Normalcy is gradually returning to Kashmir though insurgency has not been eliminated totally.
Defence Minister A.K. Antony told visiting journalists from Kerala in New Delhi that peace was retuning to Kashmir valley. Consequently, there was increase in tourist flow and improvement in agriculture production.
The journalists, who toured Srinagar and nearby locations, saw for themselves that life was normal in many parts of Kashmir, though some important leaders, including members of the Assembly, had body guards posted before their houses. Security was relaxed at the Hazratbal Shrine which had seen a siege by the army to flush out militants in 1993. Pre-paid mobile services still remain banned.
The protests called by clerics and hardliners against a US film on the prophet had led to angry protests, clashes with the police and burning of government vehicles this week. However, the authorities had been able to contain the violence through strong measures. Traffic through the main roads was not significantly affected even as Kashmir observed a bandh over the film on Tuesday. These developments were, however, not directly related to insurgency.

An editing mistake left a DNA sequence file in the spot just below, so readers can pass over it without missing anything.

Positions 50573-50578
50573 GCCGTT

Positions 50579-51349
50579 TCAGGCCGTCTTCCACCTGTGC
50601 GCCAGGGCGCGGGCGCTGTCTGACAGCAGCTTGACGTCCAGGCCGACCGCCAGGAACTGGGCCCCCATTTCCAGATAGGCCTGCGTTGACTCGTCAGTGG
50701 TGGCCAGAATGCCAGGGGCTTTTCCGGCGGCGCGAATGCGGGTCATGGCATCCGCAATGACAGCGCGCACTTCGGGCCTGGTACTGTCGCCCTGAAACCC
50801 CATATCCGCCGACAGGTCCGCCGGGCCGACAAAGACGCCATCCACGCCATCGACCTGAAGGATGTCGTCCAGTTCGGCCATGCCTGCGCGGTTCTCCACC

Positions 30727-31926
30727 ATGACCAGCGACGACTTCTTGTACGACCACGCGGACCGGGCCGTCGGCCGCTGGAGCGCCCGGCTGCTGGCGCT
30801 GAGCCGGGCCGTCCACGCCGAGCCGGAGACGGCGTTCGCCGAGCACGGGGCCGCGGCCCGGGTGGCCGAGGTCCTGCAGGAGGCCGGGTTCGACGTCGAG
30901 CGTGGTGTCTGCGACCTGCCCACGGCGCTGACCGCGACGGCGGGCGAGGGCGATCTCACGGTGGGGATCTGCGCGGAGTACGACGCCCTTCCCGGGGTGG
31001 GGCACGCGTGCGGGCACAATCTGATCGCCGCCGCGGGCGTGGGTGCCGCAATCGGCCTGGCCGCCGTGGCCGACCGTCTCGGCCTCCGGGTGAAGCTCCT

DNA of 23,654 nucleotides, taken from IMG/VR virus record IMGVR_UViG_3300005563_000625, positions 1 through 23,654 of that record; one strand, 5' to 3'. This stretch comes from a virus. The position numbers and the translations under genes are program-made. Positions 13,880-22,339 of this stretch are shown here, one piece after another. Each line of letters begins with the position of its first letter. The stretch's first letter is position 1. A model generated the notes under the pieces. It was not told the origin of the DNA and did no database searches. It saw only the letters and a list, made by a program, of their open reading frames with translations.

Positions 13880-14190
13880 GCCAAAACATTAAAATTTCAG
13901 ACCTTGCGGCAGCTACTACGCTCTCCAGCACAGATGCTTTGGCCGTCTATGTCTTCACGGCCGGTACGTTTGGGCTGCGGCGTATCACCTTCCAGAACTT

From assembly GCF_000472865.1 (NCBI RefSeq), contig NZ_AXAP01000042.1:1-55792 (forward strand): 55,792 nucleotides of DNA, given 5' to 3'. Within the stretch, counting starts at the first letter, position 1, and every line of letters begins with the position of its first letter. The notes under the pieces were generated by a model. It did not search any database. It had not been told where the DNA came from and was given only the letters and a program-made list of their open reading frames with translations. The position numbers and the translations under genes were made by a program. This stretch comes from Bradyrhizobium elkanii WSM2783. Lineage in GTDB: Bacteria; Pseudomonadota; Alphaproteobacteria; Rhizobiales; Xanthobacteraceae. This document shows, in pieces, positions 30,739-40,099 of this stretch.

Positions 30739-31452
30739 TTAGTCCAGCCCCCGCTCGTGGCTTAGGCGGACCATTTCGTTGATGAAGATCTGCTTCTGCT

Commanding Officer of the 13 Rashtriya Rifles, Colonel Manish Chaturvedi told journalists that the terrorist activities were on the decline, but had not gone away.
The Commanding Officer, who oversees part of the army operations from his camp in the outskirts of Srinagar, said the infiltration from Pakistan was still on, but the level had declined. It was not possible to check infiltration because of the terrain.
Col. Chaturvedi said the army had stopped combing operations in villages and identity checks in view of the reduction in terrorist activities. It was getting intelligence on the movement of terrorist from the local people. Retaliatory strikes against surrendered terrorists had also come down. The army was still on constant vigil.
The biggest challenge to the army was avoiding civilian casualties while engaging terrorists, said Mr. Chaturvedi. Training to respect human rights was being given to army personnel at all levels. The army also organised civil meets for improving communication and understanding with local people. It also sponsored ‘Sadbhavana’ activities such as organisation of medical camps, sports meets and tours to important places.